Their bandages didn't keep the children from swimming or visiting Sea Life Park and the Polynesian Cultural Center.

John Jr. also saw minor league baseball's Islanders beat the Denver Bears as the guest of Mr. and Mrs. Henry J. Kaiser.

When several players called him John-John, he told them: "My name is not John-John, it's John."

Mrs. Kennedy enjoyed the vacation so much she extended it three weeks to visit the neighbor islands. When the family left July 25 for New York, she said it had been a "perfect" vacation.

The 5-year-old even got his favorite toy back -- repaired.

Brig. Gen. Francis Boyles, then state protocol officer, retrieved the toy car with the help of United Airlines. He took it to Tandy Toys for Men where manager Ted Freitas repaired a broken axle.

"It looked like John-John sat on it," Freitas said.

Mrs. Kennedy wrote a letter to Honolulu's daily newspaper editors, thanking them for giving the family privacy on their vacation.

"Now I know what the Aloha spirit means," she wrote. "I hope it is contagious -- for it could change the world."

John Jr. returned here in July 1975 when he was 14 with his cousin, Timothy Shriver, on their way back from Truk, now known as Chuuk, in Micronesia.

They had a job there doing underwater reconnaissance of sunken ships for Sea Films, Inc., which was making a film for the National Geographic Society.

The youths spent three days in Hawaii swimming and sailing. They stayed at the Hilton Lagoon apartment of Fernando Parra, a prominent Mexican architect and longtime Kennedy family friend who had moved to Hawaii.

Kennedy then recalled his first visit here, saying he still had a "Hawaiian scar."

Kennedys have left a legacy of tragedies

Tragedies in the Kennedy family:

Bullet Joseph P. Kennedy Jr.: Son of Joseph and Rose. Killed in plane crash in 1944 during World War II at age 29.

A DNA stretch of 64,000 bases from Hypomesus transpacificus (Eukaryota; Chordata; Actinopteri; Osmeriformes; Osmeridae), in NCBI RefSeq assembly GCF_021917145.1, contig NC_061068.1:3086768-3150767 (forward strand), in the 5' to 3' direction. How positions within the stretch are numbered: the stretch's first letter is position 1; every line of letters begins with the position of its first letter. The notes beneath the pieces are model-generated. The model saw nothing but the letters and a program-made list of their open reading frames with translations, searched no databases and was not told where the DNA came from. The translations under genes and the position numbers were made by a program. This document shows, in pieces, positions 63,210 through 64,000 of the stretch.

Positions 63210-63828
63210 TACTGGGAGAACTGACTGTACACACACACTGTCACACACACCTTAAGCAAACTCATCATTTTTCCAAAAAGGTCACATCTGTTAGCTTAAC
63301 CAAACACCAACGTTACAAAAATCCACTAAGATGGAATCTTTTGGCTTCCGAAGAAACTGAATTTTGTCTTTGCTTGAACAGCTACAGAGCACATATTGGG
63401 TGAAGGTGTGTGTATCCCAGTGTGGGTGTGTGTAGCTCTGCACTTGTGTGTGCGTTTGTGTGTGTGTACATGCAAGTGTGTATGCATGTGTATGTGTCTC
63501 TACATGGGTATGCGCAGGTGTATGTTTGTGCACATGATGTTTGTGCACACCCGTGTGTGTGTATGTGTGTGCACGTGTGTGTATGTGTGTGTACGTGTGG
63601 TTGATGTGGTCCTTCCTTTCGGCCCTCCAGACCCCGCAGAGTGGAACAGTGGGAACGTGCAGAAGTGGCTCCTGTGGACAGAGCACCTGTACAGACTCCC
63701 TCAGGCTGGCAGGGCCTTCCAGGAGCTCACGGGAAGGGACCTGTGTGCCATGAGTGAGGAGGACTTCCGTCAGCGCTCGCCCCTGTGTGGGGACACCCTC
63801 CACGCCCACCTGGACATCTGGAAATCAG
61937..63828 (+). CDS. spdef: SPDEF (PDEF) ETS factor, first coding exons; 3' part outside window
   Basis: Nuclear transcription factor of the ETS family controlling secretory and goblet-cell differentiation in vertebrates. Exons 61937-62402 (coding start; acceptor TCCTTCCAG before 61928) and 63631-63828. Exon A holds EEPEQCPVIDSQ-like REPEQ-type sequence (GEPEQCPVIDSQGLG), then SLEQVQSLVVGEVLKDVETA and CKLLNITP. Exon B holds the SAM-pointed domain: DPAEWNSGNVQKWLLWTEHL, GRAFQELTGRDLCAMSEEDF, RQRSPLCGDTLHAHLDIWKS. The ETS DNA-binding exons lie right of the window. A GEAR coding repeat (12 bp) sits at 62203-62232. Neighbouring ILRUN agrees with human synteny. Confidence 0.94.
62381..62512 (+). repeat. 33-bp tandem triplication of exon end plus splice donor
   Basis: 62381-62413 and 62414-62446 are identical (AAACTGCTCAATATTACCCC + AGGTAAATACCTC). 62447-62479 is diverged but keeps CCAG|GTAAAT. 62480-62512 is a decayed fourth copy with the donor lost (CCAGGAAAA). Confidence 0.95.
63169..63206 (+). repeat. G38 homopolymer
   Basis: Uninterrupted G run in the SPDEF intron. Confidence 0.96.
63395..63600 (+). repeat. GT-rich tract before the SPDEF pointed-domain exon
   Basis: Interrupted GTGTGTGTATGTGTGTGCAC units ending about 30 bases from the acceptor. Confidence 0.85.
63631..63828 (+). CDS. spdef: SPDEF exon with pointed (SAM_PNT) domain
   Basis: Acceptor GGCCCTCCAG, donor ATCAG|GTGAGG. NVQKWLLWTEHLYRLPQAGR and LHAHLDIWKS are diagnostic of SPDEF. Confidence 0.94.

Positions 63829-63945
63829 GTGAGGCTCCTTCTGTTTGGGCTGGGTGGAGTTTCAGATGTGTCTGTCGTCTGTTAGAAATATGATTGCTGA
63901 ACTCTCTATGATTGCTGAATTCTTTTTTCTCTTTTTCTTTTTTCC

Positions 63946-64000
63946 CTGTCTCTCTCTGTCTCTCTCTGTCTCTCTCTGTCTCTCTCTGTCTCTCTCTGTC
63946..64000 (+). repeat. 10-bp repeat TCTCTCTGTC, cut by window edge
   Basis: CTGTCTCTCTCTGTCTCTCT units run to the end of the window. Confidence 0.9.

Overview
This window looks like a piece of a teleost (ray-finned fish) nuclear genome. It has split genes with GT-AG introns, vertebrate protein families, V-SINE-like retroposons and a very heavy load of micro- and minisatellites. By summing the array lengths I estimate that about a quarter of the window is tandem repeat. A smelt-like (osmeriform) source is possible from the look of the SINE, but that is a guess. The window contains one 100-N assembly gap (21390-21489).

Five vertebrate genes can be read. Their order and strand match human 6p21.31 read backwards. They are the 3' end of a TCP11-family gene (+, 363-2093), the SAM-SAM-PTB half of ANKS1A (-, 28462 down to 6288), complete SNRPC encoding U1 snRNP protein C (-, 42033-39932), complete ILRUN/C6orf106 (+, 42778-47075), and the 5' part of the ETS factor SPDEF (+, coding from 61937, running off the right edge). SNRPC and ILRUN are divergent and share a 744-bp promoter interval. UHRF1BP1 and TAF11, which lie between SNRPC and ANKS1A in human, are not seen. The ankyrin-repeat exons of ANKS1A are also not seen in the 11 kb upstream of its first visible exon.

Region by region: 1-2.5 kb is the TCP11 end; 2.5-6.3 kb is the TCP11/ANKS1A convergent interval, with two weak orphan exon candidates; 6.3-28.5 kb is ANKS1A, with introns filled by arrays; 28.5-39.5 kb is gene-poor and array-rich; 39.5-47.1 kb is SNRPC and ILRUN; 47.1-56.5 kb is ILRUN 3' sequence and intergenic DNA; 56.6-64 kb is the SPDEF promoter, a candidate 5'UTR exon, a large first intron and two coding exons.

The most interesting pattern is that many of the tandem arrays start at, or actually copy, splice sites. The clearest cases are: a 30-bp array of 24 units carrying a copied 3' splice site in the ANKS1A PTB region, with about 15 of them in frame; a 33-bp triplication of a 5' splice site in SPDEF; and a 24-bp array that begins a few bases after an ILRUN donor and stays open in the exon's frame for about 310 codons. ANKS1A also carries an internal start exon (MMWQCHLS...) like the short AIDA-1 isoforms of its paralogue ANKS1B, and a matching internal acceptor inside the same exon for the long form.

Bullet Rosemary Kennedy: Daughter of Joseph and Rose. Institution-alized since 1941 because of retardation and failed lobotomy.

Bullet Kathleen Kennedy: Daughter of Joseph and Rose. Died in plane crash in 1948. She was 28.

Bullet John F. Kennedy: Son of Joseph and Rose, 35th president. Assassinated in Dallas on Nov. 22, 1963. He was 46.

Bullet JFK's son Patrick Bouvier Kennedy: Born prematurely to the president and his wife in 1963 and died two days later.

Bullet Robert F. Kennedy: President's brother, assassinated in Los Angeles in 1968. He was 42.

Bullet David: Robert's son, died in 1984 of a drug overdose in a hotel near family vacation home in Palm Beach, Fla.

Bullet Joseph: Robert's son, involved in 1973 car accident that left a female passenger paralyzed for life.

Bullet Michael: Robert's son, accused of having an affair with his family's teen-age baby sitter. Killed Dec. 31, 1997 in a skiing accident at Aspen, Colo. He was 39.

Bullet Edward M. Kennedy: Brother of John and Robert, drove a car off a bridge on Massachusetts' Chappaquiddick Island on July, 18 1969, after a party. Aide Mary Jo Kopechne was later found dead in submerged car.

Bullet Edward Jr.: Son of Edward, had right leg amputated in 1973 because of cancer.

Bullet Patrick: Son of Edward, now a congressman, sought treatment for cocaine addiction as a teen-ager in 1986.

Bullet William Kennedy Smith: Edward's nephew, acquitted of rape in 1991 at the family's Palm Beach estate.